Published April 04. 2013 4:00AM
Last week I testified before the General Assembly on a bill that would make it a crime for a public official or state employee to receive more than $1,000 from a state contractor, public employee union, or lobbying firm.
I referred to these practices as bribery and sleazy which angered more than a few Capitol insiders. But they should be angry at themselves, not me, because the practices my bill is designed to stop are bribery in many cases and, to anyone not in the "bubble" at the Capitol, they are sleazy.
Why prohibit payments from these organizations? For this reason - they have a large stake in public policy outcomes. A public official receiving anything of value from them has an inherent conflict of interest.
Ordinary citizens are shocked when they learn that many legislators are on the payrolls of state employee unions, state contractors and lobbying firms. Most are surprised that this practice is legal in Connecticut.
Under federal law a bribe occurs when a person provides a public official something of value with the intent of influencing an official act. Is there any question that a public employee union would expect someone in the legislature who is on its payroll to vote in favor of union policy every time? Of course they do. If so, it is a bribe. But these bribes are disguised and excused as jobs.
I hope every legislator who receives money from a state contractor, public employee union, or lobbying firm, as named in the bill, reads the federal bribery and gratuities statutes and consults his or her attorney. The providers of the money should, too. Both may be surprised what they learn.
The problem is that prosecution of this type of bribery is rare because it is hard to prove what was on someone's mind. That is why we need legislation to state, under law, that payments from these sources are presumed to have been made with the intent of influencing official acts - not an unreasonable presumption.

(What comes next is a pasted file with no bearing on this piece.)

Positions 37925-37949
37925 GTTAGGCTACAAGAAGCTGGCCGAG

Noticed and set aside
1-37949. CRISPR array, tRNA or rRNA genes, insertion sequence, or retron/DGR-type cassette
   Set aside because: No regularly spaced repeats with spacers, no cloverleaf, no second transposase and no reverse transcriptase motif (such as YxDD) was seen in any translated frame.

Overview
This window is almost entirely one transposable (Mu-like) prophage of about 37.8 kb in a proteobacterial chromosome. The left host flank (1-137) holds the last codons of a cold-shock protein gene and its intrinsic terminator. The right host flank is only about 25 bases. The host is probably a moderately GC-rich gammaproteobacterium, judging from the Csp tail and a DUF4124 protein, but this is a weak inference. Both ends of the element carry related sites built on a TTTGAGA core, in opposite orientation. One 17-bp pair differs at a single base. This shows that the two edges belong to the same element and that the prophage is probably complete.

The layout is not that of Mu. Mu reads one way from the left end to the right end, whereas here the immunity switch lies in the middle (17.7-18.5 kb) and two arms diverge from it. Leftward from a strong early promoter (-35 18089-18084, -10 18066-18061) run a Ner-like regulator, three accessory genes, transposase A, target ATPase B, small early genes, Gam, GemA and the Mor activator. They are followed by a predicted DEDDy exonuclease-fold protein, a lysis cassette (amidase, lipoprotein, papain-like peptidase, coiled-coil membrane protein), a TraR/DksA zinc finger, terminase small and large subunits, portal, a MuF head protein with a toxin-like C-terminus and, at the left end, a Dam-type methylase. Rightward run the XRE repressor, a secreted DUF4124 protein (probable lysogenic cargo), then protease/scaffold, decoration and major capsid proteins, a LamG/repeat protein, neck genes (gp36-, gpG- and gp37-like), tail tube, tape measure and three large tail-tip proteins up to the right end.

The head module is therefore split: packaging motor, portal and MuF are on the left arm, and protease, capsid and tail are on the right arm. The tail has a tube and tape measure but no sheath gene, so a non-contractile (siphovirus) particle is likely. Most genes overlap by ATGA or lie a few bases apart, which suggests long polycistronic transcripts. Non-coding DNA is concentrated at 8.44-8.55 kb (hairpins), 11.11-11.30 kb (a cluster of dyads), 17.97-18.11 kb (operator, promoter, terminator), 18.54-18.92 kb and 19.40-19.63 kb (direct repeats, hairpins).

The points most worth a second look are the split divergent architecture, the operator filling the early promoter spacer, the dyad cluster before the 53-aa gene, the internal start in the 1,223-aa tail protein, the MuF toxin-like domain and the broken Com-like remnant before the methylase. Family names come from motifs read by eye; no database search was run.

Our legislature is part time and I understand that legislators do not earn enough from their legislative jobs to comfortably support a family. Many have other jobs with organizations that have no stake in their public responsibilities. This, of course, is fine. They are unaffected by the proposed bill. All legislators should restrict their outside income to these non-interested organizations that I estimated in my testimony account for more than 90% of the jobs in Connecticut.
The citizens have a right to the honest services of their public officials. Citizens should not have to wonder if organizations with a big stake in the decisions made in Hartford are improperly influencing their elected representatives. Such influence is an ugly reality of the way our state government works. The only reason our Capitol insiders have gotten away with this for so long is that the public doesn't know about it, which is something I hope to change.
Tom Foley was the 2010 Republican nominee for governor and is founder of The Connecticut Policy Institute. He plans to run again in 2014.